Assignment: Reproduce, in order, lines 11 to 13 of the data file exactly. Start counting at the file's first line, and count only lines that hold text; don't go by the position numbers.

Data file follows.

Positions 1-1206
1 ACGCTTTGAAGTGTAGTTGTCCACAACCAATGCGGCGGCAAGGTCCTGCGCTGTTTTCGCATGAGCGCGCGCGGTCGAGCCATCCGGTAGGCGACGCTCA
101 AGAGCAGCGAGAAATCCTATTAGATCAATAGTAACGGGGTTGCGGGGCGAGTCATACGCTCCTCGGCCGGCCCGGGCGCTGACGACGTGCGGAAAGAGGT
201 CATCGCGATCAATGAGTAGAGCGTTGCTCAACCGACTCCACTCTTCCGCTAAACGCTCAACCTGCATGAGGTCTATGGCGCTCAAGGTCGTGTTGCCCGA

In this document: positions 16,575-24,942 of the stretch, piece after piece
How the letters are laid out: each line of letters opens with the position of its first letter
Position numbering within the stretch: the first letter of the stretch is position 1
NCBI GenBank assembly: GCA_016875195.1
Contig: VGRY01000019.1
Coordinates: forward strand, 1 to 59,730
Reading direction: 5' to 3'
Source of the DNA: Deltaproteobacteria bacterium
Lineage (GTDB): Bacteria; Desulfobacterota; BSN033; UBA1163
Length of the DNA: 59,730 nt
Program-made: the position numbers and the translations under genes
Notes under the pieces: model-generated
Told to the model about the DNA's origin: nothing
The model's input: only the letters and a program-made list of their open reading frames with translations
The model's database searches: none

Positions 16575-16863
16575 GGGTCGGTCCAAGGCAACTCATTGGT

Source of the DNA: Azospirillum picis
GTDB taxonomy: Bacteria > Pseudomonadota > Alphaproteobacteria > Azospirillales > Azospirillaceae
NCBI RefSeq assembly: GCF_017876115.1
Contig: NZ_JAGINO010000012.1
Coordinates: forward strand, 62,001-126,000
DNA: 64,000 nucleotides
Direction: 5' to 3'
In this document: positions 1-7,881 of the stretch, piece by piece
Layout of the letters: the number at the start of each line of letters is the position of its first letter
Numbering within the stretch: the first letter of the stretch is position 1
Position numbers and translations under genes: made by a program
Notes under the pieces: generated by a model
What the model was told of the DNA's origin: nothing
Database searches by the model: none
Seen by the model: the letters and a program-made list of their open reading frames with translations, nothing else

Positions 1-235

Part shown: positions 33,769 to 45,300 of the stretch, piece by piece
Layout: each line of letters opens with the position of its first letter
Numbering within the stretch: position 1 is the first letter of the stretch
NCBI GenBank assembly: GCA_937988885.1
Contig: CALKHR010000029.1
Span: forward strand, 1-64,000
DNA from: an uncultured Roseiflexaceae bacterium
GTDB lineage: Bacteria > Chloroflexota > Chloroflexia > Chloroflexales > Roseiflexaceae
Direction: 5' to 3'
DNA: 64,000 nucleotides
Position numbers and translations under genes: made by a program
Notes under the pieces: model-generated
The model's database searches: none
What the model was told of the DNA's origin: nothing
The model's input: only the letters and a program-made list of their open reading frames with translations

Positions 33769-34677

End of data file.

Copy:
Reading direction: 5' to 3'
Source of the DNA: Deltaproteobacteria bacterium
Lineage (GTDB): Bacteria; Desulfobacterota; BSN033; UBA1163